Who’s afraid?

The black-yellow symbol for radioactivityWhenever I talk about my plan to emigrate to Japan, people get curious. Interestingly, the question I hear most often is: “But, Fukushima – are you not afraid?”

Short answer: Nope.

Long answer: No. But look at this: Where I live right now, the two closest working nuclear plants are about 100 and 150 km away, respectively. If I do move to Kyoto, the nearest nuclear plants will be about 80 and 100 km away, respectively. I don’t think that makes such a big difference, really.

The distance between Kyoto and Fukushima is about 600 km. Of course, that’s not much of a distance for radioactive fallout to cross – just remember Chernobyl in 1986. There, a large part of the fallout travelled as far as Central Europe, that’s more than 1500 km.

The admittedly big problem of Japanese nuclear plants is the frequency of earthquakes in Japan. Every day, somewhere in the country, the earth shakes, more or less. Also the fact that virtually all of their plants are situated near the coast (for cheap and easy access to cooling water, I assume) does nothing to instill a really secure feeling into me, I agree.

Still, let’s not forget that most of the nuclear accidents the world has seen so far had much more profane reasons that earthquakes and tsunami: fires in the plants, operator errors, failures of the cooling system.

So, no, I’m still not afraid. No matter where you live or what you do, there is no absolute safety, no complete danger free zone, that’s the way it is. And in the end only one thing counts: To be scared to death still means to die.

Writing Japanese – Hiragana

Japanese is rather difficult to learn for people who speak a Western language. Part of the difficulty lies in its three distinct scripts for writing (actually it’s four if you include romaji, the Latin alphabet, which is also used):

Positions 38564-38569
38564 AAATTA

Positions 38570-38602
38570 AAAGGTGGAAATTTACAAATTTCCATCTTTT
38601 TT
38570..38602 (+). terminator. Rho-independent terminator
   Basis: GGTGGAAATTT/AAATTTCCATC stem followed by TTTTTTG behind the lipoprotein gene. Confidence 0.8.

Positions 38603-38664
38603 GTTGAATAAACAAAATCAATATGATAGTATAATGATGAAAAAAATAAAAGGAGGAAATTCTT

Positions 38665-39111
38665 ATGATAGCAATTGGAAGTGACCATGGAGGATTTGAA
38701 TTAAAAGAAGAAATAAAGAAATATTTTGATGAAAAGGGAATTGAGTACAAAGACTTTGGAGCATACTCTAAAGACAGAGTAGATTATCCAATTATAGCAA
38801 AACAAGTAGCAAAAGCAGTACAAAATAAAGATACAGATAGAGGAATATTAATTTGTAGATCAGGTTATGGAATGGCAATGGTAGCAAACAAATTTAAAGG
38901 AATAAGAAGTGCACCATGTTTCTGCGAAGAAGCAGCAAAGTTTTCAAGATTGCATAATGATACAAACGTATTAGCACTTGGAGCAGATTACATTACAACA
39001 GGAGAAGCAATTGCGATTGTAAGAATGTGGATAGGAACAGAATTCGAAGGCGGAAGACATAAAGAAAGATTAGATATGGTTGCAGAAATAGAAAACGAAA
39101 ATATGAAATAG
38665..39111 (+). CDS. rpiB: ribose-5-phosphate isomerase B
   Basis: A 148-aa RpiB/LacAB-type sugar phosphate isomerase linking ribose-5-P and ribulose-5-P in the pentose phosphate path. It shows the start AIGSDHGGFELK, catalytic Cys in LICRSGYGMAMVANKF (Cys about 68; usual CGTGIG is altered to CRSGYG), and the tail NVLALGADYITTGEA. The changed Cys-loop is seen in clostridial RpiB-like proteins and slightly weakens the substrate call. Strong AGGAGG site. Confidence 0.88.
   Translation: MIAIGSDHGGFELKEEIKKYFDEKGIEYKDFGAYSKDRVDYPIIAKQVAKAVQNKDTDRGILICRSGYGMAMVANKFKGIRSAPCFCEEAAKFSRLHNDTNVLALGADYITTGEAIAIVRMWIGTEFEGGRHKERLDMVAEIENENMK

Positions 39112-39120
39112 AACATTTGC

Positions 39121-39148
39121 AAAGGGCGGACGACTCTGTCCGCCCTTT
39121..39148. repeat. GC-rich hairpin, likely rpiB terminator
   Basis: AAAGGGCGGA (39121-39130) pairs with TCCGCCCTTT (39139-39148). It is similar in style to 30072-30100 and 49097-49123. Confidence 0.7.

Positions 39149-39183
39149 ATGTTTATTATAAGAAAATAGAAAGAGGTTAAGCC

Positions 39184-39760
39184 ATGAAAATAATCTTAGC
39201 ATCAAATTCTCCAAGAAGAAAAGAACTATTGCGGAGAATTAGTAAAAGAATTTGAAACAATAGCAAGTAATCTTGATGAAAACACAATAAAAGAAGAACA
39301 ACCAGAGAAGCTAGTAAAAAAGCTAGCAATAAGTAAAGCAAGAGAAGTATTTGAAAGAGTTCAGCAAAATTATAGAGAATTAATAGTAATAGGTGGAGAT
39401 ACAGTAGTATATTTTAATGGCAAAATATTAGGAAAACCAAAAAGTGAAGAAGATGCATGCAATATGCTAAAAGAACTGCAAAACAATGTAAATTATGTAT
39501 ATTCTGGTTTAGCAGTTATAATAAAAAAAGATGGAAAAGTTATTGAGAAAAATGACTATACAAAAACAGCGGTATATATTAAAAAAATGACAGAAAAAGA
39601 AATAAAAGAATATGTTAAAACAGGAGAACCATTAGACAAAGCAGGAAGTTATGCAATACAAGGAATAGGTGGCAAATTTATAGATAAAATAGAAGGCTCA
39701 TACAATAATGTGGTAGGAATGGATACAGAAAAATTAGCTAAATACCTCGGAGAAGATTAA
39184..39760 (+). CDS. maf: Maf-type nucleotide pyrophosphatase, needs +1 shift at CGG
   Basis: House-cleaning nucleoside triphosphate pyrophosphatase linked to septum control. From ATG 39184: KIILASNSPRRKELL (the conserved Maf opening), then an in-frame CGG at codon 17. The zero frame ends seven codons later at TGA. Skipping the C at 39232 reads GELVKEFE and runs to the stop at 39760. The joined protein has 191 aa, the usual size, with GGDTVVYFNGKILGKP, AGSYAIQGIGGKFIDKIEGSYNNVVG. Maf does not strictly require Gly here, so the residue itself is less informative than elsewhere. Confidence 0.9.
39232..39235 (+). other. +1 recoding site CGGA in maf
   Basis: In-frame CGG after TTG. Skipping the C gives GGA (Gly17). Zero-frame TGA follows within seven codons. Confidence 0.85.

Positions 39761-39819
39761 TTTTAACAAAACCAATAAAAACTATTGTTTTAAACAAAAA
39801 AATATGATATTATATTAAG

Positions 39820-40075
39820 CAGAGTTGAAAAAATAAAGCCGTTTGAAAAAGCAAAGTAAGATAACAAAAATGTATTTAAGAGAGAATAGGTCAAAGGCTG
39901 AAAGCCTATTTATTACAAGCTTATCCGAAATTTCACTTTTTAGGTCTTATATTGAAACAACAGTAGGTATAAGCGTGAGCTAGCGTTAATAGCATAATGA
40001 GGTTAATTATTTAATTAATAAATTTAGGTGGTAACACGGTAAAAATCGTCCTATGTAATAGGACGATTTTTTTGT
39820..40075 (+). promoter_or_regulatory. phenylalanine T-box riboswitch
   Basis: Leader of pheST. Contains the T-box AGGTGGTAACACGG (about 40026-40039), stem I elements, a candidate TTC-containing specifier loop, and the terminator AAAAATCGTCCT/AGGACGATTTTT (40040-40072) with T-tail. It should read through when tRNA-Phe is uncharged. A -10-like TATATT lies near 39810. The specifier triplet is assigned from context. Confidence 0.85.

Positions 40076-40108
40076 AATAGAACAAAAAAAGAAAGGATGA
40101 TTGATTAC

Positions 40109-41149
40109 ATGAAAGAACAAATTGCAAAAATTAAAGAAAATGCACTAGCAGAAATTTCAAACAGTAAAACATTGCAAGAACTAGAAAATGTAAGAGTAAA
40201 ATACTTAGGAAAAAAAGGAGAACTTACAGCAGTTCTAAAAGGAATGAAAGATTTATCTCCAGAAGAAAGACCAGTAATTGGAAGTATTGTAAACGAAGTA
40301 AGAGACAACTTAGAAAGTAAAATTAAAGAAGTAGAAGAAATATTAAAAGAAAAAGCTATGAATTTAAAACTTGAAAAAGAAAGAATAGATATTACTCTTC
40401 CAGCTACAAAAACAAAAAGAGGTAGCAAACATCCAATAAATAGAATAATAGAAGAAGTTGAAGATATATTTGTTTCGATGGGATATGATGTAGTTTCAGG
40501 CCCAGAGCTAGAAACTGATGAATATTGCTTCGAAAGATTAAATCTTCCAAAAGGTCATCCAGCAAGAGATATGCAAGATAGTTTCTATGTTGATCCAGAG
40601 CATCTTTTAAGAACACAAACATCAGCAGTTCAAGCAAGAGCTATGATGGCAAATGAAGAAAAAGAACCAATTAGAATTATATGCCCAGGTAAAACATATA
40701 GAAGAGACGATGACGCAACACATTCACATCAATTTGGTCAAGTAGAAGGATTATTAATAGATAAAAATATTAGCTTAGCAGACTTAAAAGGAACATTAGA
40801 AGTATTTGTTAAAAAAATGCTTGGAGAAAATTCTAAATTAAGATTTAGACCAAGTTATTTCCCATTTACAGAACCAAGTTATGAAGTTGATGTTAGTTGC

All of these three, which I will talk about the next few weekends, are freely mixed together in sentences, and although there are some rules when to use which scipt, those can be bent to express slight nuances. While you shouldn’t expect to be able to read everything you may encounter without extensive study, knowing how to decipher some word here and there may come handy. Let’s start with the the script that is – at least in my opinion – easiest to learn:


Hiragana is one of the two Kana scripts used in Japan. It consists of 46 basic characters, 40 of them are syllables (always consonant + vowel), 5 of them are the single vowels A, E, I, O, U (pronounced like in Latin or Spanish, btw), and there is a single symbol for the consonant N. Here is a list of them (empty squares mean they are no longer in use):

Table with Basic Hiragana
Table with Basic Hiragana

Additionally, some diacritic marks are used to add some more consonants:

Table with Hiragana 2
More Hiragana made from the basic ones

and then there are syllables for kya, dyo, … etc. (note that the second part is written slightly smaller)

Basic Hiragana combinations
Combinations of Hiragana

and doubling of consonants are indicated by adding a slightly smaller tsu before the consonant (exception: N, where you simply add the symbol for N).

That does not appear that difficult after all, does it? So, when is Hiragana used?
Hiragana characters are mainly used for:

  • any Japanese words for which there are no Kanji or where the Kanji are obscure (Japanese could be completely written in Hiragana, and in fact, all children’s books are)
  • grammatical elements like verb and adjective inflections (called okurigana), particles, and suffixes.
  • so called furigana, indicating the pronunciation of Kanji, mostly seen in books for children as sub- or superscripts to the Kanji they describe (or in parentheses behind them)

Hiragana have developed from Kanji, and were long considered “women’s writing” when women were not allowed to study the Chinese Kanji. Many works of early Japanese literature have been written in Hiragana, for example the famous “Tale of Genji” by Murasaki Shikibu, or “The Tosa Diary” by Ki No Tsurayuki (a man who pretends to a woman writing the diary). Even today, Hiragana are used instead of Kanji when a non-formal way of writing is desired, or when trying to convey a more warm feeling.

Japan Festival

Sorry for not writing last Saturday, but I was busy. Together with a friend I went to the 5th Japan Festival in the Urania in Berlin.